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Intracellular acidosis increases t-system excitability in depolarised muscle fibres of the rat in the presence but not in the absence of chloride

D.G. Stephenson1, T.H. Pedersen2, O.B. Nielsen2, G.D. Lamb1, 1Zoology, La Trobe University, Bundoora, Australia, 2Physiology, University of Aarhus, Denmark

This study was undertaken as part of an investigation into the mechanism responsible for the marked increase in the excitability of depolarised muscle upon intracellular acidification1. The preparation used in the study was the mechanically skinned fibre, where the surface membrane is removed by microdissection causing the t-system to seal off and polarize to different levels by placing it in carefully designed solutions. In this preparation all steps in the excitation-contraction coupling process are maintained fully functional2 while allowing direct access to the intracellular environment, thus permitting direct control of intracellular pH and the level of polarization of the t-system.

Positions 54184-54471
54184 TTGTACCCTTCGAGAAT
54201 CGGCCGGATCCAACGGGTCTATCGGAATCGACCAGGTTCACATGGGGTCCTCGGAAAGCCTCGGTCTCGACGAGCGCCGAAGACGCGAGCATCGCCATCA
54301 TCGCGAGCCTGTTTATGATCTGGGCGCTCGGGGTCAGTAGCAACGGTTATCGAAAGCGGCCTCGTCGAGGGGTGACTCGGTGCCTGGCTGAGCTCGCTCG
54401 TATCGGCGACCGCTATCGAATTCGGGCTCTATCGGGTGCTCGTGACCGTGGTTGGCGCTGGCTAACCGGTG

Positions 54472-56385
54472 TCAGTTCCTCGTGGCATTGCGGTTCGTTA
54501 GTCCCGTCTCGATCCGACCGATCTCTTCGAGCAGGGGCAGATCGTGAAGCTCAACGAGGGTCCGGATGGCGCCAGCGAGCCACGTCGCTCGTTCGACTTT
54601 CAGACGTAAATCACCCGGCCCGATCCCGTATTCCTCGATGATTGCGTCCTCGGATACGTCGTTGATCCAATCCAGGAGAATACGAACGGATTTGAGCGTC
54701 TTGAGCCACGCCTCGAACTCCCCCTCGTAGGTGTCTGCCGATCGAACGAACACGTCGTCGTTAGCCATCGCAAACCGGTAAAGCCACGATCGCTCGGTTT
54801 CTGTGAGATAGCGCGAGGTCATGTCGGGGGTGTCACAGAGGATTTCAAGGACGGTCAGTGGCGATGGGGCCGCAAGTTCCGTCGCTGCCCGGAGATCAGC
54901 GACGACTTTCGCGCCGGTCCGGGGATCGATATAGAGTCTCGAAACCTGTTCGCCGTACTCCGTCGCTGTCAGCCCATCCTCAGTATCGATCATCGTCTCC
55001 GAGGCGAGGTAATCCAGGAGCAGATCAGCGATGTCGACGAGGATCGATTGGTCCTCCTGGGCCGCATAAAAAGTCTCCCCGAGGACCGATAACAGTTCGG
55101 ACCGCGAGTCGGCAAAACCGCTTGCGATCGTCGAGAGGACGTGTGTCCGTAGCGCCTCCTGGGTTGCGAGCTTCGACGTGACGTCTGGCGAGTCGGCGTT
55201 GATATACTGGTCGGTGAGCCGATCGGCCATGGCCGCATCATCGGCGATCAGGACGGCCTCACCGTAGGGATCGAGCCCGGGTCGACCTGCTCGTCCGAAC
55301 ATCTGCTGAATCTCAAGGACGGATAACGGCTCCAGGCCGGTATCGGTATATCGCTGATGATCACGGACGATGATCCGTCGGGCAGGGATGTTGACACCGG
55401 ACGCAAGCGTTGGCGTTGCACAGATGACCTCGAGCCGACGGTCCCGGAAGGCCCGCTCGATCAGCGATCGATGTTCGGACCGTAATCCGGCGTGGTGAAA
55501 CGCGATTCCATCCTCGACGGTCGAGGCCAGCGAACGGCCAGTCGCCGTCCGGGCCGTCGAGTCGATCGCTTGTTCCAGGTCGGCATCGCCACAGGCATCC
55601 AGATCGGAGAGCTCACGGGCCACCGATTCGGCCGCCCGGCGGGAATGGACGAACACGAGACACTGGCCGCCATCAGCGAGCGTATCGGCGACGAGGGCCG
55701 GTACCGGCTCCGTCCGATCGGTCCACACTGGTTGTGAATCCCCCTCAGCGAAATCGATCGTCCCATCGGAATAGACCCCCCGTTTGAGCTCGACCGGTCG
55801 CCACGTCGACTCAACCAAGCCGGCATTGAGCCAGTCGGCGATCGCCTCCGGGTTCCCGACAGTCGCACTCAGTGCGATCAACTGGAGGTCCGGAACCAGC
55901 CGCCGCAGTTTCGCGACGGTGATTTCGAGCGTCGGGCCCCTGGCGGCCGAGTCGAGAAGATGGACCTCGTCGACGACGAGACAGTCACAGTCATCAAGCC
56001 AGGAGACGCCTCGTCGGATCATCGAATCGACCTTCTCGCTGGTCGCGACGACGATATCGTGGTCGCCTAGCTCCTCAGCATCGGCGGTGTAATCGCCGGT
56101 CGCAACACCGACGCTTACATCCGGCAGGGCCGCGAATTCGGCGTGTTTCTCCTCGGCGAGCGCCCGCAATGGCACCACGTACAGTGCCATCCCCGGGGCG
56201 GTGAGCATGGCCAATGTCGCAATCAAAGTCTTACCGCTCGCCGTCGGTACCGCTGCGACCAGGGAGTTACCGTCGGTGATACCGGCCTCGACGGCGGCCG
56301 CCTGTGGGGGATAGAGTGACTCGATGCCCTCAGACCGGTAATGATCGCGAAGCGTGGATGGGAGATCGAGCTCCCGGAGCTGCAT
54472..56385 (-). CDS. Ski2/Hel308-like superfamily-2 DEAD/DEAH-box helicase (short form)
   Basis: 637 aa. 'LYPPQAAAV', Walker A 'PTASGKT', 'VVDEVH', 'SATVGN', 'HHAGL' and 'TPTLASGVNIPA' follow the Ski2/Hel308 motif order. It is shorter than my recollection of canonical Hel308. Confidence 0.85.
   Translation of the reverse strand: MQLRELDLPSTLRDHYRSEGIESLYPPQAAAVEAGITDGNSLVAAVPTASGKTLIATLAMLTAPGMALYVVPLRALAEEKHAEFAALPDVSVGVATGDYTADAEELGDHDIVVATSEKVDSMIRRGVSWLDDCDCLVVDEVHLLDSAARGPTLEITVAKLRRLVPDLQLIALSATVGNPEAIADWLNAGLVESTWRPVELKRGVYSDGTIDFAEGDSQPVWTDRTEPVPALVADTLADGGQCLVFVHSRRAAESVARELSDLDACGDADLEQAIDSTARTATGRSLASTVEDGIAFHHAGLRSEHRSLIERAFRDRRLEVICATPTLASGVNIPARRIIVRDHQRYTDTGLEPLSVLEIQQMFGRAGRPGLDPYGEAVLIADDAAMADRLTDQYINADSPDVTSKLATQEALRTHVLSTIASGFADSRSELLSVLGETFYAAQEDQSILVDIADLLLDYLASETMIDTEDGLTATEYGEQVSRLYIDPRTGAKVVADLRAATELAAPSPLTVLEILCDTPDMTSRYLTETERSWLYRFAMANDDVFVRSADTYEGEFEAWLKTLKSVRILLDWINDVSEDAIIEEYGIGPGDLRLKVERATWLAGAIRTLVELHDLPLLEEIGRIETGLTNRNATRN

The skinned fibre preparation was obtained from the extensor digitorum longus muscle of adult rats killed by halothane overdose as previously described2 and the preparation was placed in a solution mimicking the myoplasmic environment. Action potential (AP) induced tetanic force responses were generated with square pulses of 2ms duration and field strength of 70V/cm at 25Hz for 1s 2. Alternatively, the voltage sensors in the t-system were activated independently of APs, by replacing all K+ in the bathing solutions with Na+ 2. Results obtained in carefully balanced solutions at pH 7.1 and pH 6.6. No pH dependence was observed in voltage-sensor activated force responses that were independent of APs in the presence or in the absence of Cl- or in the AP-induced responses in the absence of Cl- in solutions. However, in the presence of Cl-, force responses to APs in the t-system were markedly greater at pH 6.6 than at pH 7.1 when the t-system was depolarized to the same level below about –70mV. These results indicate that Cl- channels mediate the protective effect of intracellular acidosis on AP-induced force responses.

(1) Posterino et al, J Physiol 527, 131, 2000.

(2) Nielsen et al, J Physiol 536, 161, 2001.